Submitted by Lawrence B. Johnson on August 2, 2015.
Christoph König captured the grandeur as well as the lyricism of the Bruckner Sixth.
Composer Anton Bruckner (1824-96) wrote his Sixth Symphony in 1879-81. While Pritzker boasts an excellent acoustical shell and sound system, concerts al fresco are what they are, fraught with helicopters, sirens, horns and all the other accompaniments of the central city. Pleasurable as Grant Park Orchestra events typically are, they simply can’t deliver the nuances – or pose the artistic test – of classical music played in a proper concert hall environment.
The finesse of the Grant Park Orchestra was on full, glorious display in its performance of Bruckner’s Symphony No. 6 under guest conductor Christoph König on July 31 at the Harris. To be sure, the nearly hour-long Bruckner Sixth has what one might call its “outdoor” moments, those characteristic Brucknerian eruptions for full orchestra that seem to resonate on a cosmic scale. But it was to the credit of König that he didn’t lose the larger, more profound sense of this symphony in pursuit of those heaven-stormy episodes, and to the credit of his ensemble that it probed deeply and confidently into the expressive nuance that defines that true heart of the work. König … shaped a beautiful, fluid and grand Bruckner Sixth by means of notably restrained gestures. No podium histrionics for him, no leaping or swooping; in an unfussy manner, he managed to elicit an easy rhythmic flow, precise balances and clear architecture. Indeed, to the vastness of the Sixth, König and company brought accessibility. … The Grant Park Orchestra made lovely work of the Sixth’s bountiful lyricism, the eloquent and soaring juxtaposition of woodwinds against strings and, especially, the warm cascading of brasses. The soul of the Sixth – and, on could argue, its greatest challenge — lies in its expansive slow movement, where everything depends on refined ensemble quality; and in that magnificent music, the orchestra in König’s care displayed a collective virtuosity that’s hard to convey in the urban night air. … The concert opened with the Overture to Weber’s quintessential romantic opera “Der Freischütz” (literally “The Free-Shooter,” or better “The Marksman”). König led a suitably dark, yet songful performance that cast the orchestra’s French horns in radiant light.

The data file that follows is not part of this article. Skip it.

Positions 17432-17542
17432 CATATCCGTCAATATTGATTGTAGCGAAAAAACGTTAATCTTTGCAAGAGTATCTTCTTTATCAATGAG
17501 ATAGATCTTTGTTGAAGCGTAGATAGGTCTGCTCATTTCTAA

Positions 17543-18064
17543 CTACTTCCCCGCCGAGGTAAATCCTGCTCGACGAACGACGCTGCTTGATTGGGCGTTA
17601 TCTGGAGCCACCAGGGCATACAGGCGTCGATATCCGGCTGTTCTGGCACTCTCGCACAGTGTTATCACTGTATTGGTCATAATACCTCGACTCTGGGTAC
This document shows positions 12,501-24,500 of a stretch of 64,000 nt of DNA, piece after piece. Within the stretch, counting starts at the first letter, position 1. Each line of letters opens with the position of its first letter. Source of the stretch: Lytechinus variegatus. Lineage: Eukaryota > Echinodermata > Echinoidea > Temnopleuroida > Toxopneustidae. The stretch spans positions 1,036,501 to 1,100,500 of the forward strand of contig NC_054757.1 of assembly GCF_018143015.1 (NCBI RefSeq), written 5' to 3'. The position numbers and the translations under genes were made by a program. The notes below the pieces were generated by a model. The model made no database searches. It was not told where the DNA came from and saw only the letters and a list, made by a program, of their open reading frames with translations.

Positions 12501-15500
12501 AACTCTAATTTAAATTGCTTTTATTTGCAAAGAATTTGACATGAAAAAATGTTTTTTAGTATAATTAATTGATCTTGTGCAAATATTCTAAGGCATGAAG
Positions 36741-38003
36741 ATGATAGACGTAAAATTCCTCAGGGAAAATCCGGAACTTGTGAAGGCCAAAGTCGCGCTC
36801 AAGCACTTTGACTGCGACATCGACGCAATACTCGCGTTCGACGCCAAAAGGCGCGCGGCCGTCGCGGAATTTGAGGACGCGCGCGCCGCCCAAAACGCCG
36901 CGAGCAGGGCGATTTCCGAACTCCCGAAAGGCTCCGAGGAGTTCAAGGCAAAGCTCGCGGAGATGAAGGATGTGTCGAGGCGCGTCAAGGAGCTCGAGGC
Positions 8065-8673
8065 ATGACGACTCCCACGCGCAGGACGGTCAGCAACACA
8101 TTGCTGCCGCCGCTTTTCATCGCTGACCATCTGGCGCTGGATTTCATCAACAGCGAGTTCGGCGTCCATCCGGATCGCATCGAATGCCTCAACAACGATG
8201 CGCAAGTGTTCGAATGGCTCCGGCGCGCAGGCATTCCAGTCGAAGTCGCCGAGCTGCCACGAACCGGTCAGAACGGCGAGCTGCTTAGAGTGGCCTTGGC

Christoph König conducts the Pittsburgh Symphony Orchestra in a programme of Rachmaninov Symphony No. 2, Mussorgsky Scherzo in B-flat Major (Pittsburgh Symphony Orchestra Premiere, and Chopin Piano Concerto No. 2, featuring the fabulously gifted 2010 Chopin Competition winner Yulianna Avdeeva. More info .